23. Grey Hairs – “Ship” (Post-Hardcore/Sludgecore)

Opening with a peel of feedback as a jack is inserted into a port, the warts-and-all “Ship” sludgily chugs around its middle section before latterly finding a heavy QOTSA groove on which to close. Tell anyone this was on Sub Pop – you can choose your own decade – and they’d believe you in a heartbeat. It’s ferocious music to wet your pants to (yes, that’s a Pissed Jeans reference).

24. Empress Of – “How Do You Do It” (Electro-Pop)

Here there’s a neat beat-squelch to satisfy the rhythm, but it’s the interplay of Lorely Rodriguez’s striking, Austra-like vocal and that silly little synth line that really snags the ear. “How Do You Do It” is a track that reputedly shows the unglamorous side of being a touring musician, and how it’s all totally worth it for “one hour of bliss on stage”. Suffice it to say it handles the latter better.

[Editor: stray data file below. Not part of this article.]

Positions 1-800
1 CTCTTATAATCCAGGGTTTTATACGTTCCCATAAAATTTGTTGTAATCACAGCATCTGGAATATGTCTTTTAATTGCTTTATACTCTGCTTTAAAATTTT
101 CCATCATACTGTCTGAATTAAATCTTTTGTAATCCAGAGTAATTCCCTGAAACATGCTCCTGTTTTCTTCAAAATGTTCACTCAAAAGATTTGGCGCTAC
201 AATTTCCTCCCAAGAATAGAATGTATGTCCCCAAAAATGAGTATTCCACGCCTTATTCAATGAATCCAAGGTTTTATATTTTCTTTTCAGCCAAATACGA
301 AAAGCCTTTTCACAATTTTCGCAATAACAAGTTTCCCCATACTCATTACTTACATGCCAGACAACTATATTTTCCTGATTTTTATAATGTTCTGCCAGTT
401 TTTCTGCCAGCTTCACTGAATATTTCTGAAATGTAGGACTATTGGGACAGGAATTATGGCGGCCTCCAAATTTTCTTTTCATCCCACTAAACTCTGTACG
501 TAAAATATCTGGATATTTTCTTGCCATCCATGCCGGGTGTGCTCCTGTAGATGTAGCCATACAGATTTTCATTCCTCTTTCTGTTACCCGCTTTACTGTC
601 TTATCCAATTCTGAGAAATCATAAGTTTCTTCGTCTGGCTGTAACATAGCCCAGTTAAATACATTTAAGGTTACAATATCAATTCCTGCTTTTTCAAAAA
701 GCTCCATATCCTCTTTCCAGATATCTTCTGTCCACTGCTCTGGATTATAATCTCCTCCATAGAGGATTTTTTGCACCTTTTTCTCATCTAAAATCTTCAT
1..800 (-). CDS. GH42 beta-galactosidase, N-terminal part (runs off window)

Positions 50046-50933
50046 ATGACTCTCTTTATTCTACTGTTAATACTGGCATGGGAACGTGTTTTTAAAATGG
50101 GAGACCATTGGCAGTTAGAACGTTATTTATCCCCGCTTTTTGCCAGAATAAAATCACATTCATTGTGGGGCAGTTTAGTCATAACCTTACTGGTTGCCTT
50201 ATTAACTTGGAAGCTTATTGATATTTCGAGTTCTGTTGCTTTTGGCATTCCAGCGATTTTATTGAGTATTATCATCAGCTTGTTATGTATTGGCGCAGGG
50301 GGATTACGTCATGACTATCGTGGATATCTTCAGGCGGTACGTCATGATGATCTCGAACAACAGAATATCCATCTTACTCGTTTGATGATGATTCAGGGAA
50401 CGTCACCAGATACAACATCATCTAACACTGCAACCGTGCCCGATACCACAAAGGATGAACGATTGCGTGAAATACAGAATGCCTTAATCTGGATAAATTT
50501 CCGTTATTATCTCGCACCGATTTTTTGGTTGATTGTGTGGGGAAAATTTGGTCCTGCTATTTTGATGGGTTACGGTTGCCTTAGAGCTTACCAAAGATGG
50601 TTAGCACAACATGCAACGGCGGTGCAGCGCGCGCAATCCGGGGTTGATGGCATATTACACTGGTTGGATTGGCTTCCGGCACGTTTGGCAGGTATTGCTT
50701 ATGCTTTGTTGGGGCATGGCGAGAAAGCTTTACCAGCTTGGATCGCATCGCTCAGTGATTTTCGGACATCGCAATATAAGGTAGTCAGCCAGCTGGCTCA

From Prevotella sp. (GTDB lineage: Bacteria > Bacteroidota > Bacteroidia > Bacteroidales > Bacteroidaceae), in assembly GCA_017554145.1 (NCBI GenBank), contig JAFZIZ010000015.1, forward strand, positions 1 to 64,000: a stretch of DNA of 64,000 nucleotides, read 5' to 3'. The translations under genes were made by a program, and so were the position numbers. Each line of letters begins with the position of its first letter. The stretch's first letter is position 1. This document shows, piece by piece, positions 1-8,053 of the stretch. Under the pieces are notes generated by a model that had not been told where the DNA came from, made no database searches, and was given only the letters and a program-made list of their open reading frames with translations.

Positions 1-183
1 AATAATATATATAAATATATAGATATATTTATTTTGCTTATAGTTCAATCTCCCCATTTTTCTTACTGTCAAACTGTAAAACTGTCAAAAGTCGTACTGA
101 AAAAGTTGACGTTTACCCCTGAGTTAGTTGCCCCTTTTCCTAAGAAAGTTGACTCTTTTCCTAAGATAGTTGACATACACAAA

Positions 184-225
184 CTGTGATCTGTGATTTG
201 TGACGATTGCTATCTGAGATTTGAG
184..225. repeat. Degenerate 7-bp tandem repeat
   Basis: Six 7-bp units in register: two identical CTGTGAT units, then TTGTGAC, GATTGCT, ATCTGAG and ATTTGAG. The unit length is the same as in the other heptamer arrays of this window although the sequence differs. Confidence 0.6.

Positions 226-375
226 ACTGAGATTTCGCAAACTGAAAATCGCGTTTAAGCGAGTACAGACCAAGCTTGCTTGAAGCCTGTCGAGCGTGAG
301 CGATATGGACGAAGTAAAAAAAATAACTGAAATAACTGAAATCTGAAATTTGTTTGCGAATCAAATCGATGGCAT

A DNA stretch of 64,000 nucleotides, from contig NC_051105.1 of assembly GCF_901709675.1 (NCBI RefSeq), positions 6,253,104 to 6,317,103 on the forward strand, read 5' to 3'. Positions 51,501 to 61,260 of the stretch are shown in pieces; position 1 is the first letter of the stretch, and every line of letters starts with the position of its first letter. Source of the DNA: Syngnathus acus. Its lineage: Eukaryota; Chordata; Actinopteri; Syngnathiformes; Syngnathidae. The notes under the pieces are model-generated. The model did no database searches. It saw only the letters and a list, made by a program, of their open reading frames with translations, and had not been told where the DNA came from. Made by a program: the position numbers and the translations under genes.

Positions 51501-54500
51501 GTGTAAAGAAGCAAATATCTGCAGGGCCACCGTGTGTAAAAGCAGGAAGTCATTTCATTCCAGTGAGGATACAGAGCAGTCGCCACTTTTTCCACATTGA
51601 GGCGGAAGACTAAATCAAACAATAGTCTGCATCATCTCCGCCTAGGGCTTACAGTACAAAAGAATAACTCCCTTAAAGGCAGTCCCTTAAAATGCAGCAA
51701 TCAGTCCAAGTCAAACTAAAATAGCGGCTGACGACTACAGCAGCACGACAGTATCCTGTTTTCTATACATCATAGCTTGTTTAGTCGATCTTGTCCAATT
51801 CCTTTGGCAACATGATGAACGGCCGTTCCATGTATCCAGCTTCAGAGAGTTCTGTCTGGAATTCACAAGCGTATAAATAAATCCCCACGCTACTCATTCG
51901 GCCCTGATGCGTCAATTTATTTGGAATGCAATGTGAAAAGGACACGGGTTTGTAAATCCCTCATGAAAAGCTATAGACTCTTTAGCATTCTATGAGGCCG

25. Colleen – “Captain Of None” (Electronica/Art-Pop)

Building on a flighty, intangible opening of plinky-plonk electronics and plucked viola, “Captain Of None” comes alive at its midpoint via a regular beat over which French multi-instrumentalist Cécile Schott becomes increasingly agitated. Her smart and breathy composition, the title track from her equally impressive album, manages both to engage the brain and raise a wry smile.

26. Wax Idols – “Goodbye Baby” (Goth/Alt-Rock)

American Tragic, from which the hard-rocking “Goodbye Baby” comes, is a break-up album and on it Hether Fortune tackles the “whole spectrum of grief”. The LP may lose its way a little on the flip, but here she deals strongly with defiance and protest (the track ought to called “I’ve had enough”). When a stabbing synth part robbed from The Cure kicks in to the distortion you’re practically cheering her on.